A short review of Greg Bear's "Halo: Cryptum"

Halo: Cryptum by Greg Bear, 2011.

As an avid science fiction fan, gamer, and generally a button-smashing, team-killing, novel-reading Halo fanboy, it's hard to know where to start with Bear's new book (it's kind of badass calling him "Bear", no?). In this first of three novels, we are introduced to Bornstellar Makes Eternal Lasting, a young Forerunner Manipular seeking adventure in a Halo universe that we as readers are totally new to-at least, this time frame of it. And our discovery of it is, to say the least, completely riveting. Those of you that went through Halo 3 reading through all the terminals and trying to piece together what happened are finally rewarded here. The author reveals key information at the right times, and keeps the reader on the seat's edge. By the time you finish this one you'll be looking online for the release date of the next one. Or comparing your new knowledge to the Halo Wiki.

The Bear is a master of hard science fiction, as opposed to the military science fiction that almost every other Halo story has been. In fact there's barely any fighting in the book-sorry to disappoint you adrenaline junkie Dietz-types-but it's not even needed to move the plot along at a brisk pace. Rather, hard science fiction focuses more on the scientific aspects of the universe the story is set in. Bear, from a Forerunner perspective, explains their dominance over other species, how they deal with lesser ones, and so on; and large, detailed and fascinating explanations of Forerunner technology.

But where our furry author really shines through is the analysis of natural systems by the advanced Forerunners. Of course Halo fans will instantly recognize some of the systems and structures re-introduced here. The characters in the story speak of time in thousands of years regularly, instead of single or even hundreds of years. This lends an ancient, developed feel to Forerunner civilization and the great natural systems they have mastered-from ecological re-creation and species indexing to genetic neurology and planet creation. It's like reading a Biology textbook... with lasers. Pew pew.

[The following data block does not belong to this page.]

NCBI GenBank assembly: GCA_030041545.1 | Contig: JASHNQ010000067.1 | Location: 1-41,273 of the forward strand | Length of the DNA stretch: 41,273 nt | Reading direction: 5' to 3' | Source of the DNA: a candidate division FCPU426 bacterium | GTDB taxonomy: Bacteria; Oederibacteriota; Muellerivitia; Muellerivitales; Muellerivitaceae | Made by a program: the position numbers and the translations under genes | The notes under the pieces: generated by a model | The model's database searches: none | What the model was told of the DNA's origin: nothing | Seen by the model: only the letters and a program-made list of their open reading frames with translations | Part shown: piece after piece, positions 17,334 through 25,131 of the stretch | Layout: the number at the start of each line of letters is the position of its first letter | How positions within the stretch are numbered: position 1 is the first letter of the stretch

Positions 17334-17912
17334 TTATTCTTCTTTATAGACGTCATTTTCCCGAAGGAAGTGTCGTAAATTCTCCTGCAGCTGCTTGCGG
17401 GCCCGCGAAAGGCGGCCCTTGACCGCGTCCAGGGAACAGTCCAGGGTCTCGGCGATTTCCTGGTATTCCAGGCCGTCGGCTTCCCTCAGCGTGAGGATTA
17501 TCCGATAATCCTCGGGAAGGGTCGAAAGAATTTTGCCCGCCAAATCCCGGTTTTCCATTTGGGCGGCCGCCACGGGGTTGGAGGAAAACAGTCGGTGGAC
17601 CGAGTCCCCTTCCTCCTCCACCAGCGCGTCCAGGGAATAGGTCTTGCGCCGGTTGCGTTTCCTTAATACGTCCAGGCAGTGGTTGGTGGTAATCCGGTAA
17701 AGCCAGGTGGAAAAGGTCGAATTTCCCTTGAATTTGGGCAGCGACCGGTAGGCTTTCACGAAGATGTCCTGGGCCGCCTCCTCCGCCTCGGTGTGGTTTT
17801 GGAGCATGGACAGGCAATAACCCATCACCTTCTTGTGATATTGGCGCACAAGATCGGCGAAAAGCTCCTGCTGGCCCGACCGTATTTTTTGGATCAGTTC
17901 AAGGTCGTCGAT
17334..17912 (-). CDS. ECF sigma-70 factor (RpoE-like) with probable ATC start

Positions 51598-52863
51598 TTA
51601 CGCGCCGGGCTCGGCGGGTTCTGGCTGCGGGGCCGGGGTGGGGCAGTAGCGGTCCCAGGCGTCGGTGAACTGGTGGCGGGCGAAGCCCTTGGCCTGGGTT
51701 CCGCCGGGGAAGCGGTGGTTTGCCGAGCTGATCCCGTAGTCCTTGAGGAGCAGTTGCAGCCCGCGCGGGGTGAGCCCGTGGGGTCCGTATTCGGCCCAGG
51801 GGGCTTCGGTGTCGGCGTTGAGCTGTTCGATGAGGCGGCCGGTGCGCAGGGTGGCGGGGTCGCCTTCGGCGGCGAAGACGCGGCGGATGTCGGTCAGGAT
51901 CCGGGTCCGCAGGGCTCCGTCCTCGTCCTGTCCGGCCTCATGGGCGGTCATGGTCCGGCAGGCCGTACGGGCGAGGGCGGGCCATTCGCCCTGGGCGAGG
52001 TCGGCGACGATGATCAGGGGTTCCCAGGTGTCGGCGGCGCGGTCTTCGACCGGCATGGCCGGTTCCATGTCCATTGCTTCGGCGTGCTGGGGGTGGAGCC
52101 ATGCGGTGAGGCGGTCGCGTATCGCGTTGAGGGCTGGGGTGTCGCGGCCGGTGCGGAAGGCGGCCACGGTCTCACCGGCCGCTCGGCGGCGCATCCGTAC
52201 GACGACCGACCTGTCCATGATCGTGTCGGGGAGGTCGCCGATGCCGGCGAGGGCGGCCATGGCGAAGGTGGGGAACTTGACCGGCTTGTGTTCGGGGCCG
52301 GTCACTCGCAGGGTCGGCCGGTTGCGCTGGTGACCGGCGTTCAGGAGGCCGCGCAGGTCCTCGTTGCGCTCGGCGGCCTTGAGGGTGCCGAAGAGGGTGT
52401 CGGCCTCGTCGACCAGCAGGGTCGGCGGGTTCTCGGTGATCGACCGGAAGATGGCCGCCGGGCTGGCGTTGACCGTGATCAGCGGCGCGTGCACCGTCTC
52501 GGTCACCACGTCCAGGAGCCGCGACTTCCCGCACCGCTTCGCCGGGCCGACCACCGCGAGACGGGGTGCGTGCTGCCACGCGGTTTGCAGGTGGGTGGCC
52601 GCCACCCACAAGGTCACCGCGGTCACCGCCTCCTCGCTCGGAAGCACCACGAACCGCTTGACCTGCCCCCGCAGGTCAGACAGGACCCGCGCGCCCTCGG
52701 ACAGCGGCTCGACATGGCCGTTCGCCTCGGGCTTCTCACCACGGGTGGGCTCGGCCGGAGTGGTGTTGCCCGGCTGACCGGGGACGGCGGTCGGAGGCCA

Greg "Ursus arctos horribilis" develops his characters thoroughly. I can't go into too much detail without spoiling things, but reading the protagonist's meditations on Forerunner society, the Mantle, and the other characters were like being teased with delicious cake dangled in front of me, which wasn't a lie and which I got to eat.

The best part about all this is that you know what's going to happen. This is like Star Wars: Episode 1, but without medichlorians. Familiar events, places and characters are introduced with subtlety and wit. Watching it all play out is spectacular. Obviously, revealing this time period of the Halo canon is a huge deal, and 343 Industries found the perfect author to capitalize on the goldmine that is the Forerunners.

There are very few books that I would consider 5 out of 5 stars. This is one of them. Such a polar opposite from other the other Halo novels, so utterly mind-blowing even if you're not a big Halo fan, and so brilliantly delivered (and hardcover, too... bookshelf win), Greg Bear has assured that I will be investing another $60 over the next two novels, and I'll be picking up some of his other work, too.
Get this one--worth every penny.


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